The young man procedes: I think it´s a film that isn´t adressed to my generation. Even if I´ve a chance to know a little bit of cinema, I don´t understand who you´re addressing. Is this film announcing the end of a cinema like that of Alain Resnais or Eric Rohmer, of people who builded the cinema, and that their survivors can´t contiue.

Anne-Marie Miéville: I understand very good that the preoccuptations of these persons are adressed to people of a higher age then you´re, but I don´t see that this announces an end.

Jean-Michel Frodon: The question includes the idea that there´s a modernity called Nouvelle Vague, that this modernity is exhausted, and that your film shows the trace of this exhaustion.

Jean-Luc Godard: If this young man wants to say that we are told to disappear [qu´on est appelé à disparaître,...], this is certain but who tells us to disappear? You? Or we ourselves? You can perhaps ask yourself...

Anne-Marie Miéville: ... or the children who come at the beginning of the film? 

Jean-Luc Godard: This film, Anne-Maries eleventh film, was an urgent demand ["appel"] to go into a place where nobody has ever been before. It was a provocation to reveal it. The Nouvelle Vague has always loved provocations and contradictions. It´s a matter of going into a place where nobody has ever been and this place was named in the title: "Aprés la reconciliation" [After reconciliation]. Young people are too young to have gone to this place, and three quarters ot the old, old dictators or others, haven´t gone there too. It´s a place whose name doesn´t mean "after reunions" or "after arguments", but after a reconciliation. It´s a place where a hebrew and a palestinian haven´t gone to for 2000 years. At the moment when one should go there, only the cinema, that what one calls cinema, can answer to that order ["peut répondre a cet appel-là"]. Only as an actor, I´ve been able to go there.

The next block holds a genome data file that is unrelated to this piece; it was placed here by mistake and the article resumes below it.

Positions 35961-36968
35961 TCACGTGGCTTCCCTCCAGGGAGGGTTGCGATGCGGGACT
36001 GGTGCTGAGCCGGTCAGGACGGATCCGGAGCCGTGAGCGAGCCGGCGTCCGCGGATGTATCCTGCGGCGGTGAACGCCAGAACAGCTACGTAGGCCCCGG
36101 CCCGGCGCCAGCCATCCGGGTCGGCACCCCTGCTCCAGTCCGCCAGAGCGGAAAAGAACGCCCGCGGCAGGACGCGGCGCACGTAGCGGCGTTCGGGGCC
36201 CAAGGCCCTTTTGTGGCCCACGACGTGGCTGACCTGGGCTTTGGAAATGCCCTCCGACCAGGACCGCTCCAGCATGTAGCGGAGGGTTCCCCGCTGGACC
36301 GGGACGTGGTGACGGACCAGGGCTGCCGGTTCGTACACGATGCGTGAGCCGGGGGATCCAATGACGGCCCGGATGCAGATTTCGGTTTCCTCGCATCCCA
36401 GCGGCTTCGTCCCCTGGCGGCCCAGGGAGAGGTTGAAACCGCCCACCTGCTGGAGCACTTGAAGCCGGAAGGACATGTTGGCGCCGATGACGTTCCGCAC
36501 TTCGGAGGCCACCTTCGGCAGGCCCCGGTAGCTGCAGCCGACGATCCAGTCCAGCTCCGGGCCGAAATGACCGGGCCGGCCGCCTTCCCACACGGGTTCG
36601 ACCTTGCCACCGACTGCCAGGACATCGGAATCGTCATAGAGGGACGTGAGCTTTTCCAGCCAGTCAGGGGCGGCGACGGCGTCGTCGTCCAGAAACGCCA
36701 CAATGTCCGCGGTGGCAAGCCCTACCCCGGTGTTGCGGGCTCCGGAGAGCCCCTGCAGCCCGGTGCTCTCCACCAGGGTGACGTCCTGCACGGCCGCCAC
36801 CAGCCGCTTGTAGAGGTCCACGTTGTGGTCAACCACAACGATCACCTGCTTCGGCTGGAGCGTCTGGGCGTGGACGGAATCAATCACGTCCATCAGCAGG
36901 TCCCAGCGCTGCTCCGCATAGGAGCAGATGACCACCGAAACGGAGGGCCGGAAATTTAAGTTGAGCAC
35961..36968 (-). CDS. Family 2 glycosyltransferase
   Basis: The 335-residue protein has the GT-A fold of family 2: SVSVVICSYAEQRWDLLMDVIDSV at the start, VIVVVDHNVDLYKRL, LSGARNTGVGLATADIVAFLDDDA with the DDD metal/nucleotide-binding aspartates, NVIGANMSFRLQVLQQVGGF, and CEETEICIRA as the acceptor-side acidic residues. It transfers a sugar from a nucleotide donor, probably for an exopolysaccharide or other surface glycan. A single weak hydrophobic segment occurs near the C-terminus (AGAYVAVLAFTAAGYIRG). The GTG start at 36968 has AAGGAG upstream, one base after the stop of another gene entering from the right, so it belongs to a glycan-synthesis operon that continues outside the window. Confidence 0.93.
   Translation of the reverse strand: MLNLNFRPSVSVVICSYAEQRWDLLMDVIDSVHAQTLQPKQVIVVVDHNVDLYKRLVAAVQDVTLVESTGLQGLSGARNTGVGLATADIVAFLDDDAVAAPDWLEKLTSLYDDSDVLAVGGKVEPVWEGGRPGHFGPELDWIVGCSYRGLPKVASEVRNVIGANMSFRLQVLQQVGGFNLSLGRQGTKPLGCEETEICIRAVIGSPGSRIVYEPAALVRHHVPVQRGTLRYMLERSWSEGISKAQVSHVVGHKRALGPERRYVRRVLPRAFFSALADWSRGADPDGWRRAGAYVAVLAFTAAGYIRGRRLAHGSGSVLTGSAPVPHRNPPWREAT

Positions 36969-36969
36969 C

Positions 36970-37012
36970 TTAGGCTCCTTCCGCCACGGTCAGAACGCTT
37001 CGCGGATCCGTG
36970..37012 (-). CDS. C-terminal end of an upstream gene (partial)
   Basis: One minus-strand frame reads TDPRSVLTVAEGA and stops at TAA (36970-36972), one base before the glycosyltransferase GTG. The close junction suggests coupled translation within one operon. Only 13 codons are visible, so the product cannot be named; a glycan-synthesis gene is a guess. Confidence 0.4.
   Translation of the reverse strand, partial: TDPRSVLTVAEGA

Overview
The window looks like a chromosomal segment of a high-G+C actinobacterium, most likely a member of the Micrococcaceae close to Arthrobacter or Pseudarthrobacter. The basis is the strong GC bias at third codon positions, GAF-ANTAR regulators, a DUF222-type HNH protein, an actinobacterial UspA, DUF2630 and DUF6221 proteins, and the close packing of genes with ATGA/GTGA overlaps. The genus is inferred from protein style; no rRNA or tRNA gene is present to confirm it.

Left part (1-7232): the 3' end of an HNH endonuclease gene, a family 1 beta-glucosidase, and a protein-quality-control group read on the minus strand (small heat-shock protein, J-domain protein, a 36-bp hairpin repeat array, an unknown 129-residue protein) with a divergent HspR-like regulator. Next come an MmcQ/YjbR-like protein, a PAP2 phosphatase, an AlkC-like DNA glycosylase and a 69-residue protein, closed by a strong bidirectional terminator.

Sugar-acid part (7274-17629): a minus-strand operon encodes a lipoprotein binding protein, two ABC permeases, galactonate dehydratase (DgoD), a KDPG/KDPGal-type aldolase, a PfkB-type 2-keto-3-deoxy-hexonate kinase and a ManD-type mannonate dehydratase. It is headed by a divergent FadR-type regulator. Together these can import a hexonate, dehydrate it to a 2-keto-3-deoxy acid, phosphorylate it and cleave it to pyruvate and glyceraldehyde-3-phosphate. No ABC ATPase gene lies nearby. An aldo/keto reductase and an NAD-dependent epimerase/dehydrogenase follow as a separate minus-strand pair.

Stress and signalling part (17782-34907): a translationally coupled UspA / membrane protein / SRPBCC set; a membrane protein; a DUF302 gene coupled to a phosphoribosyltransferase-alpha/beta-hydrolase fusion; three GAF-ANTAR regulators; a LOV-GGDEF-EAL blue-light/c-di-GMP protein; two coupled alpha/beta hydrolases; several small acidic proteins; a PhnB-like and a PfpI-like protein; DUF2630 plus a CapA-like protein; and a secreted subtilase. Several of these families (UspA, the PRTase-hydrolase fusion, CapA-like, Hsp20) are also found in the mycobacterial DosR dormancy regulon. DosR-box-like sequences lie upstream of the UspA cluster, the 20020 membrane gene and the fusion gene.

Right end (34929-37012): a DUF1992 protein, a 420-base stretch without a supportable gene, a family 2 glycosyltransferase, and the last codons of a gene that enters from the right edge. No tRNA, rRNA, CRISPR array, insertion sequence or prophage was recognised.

A question to Miéville: You´re quoting only one philosopher, that´s Sartre. Can you explain your relation and Godard´s relation to this philosopher?

Anne-Marie Miéville: There´s a book with the title "La Cérémonie des adieux", whose second part consists of a dialogue between Simone de Beauvoir and him, written when they were of advanced age. Their discussion treats at the same time personal and political problems, and I always thought that their language is full of ..., very young and... Perhaps this has influenced my work.

A question to Miéville: I´d like to know what reflections have influenced your adaption for cinema. I´ve been amazed by the fact that the image in the film is always fixed ["l´image du film est tout le temps figée"]

Anne-Marie Miéville: The question was to know how to film the word [la parole] in a unique place, evading to fall back into the scheme of shot / reverse-shot, trying to film the one who listens and the one who speaks, or the way of the word  between them. If necessary, I make the camera move, if not, a panorama or a travelling but no zoom, beause in effect, like Robert says (the character Godard is playing): "After approaching, one has to retreat or the contrast" ["Quand on s´est approché, faut s´éloigner ou le contraire"]. I´m no fan of movement just for the movement´s sake.

But why this radical choice to make fixed images in relation to the text?

Jean-Luc Godard: It´s an old cliché, and Cocteau has answered it by saying that, for filming a running horse, one certainly doesn´t need travelling, because then, the horse would be immobile. I shouldn´t quote this example because Robert, in the film, doesn´t like horses (laughter). If you go to the theatre, if you see the stage with the actors who move or who don´t move, you wouldn´t say that it is a fixed image. It´s strange to get this reaction, especially today, when the camera is fixed ["quand la camera reste fixe et ne fait pas trente-six gaudrioles"]. At the time of the Nouvelle Vague, it was practically forbidden to take the camera on the shoulder. "A bout du souffle" was critizised fot the image that mouves, that walks in all possible regards ["pour son image qui bougeote, qui va dans tous les sens"]. Ten years later, if one was tired of having the camera on the shoulder and put it on a support instead ["la mettant sur un pied"], people  told me it was better before when it moved.

question: Mr Godard what are your projects?

Jean-Luc Godard: I´ve to finish a film that I started four years ago,which is not put aside but only pushed aside on a side rail, to give free way to an express that roles faster and easier, and which I enter now and again. I have to go back to my wagon and finish it in some more months.

Taped by Marie-Anne Guerin at Sarlat, november 9, 2000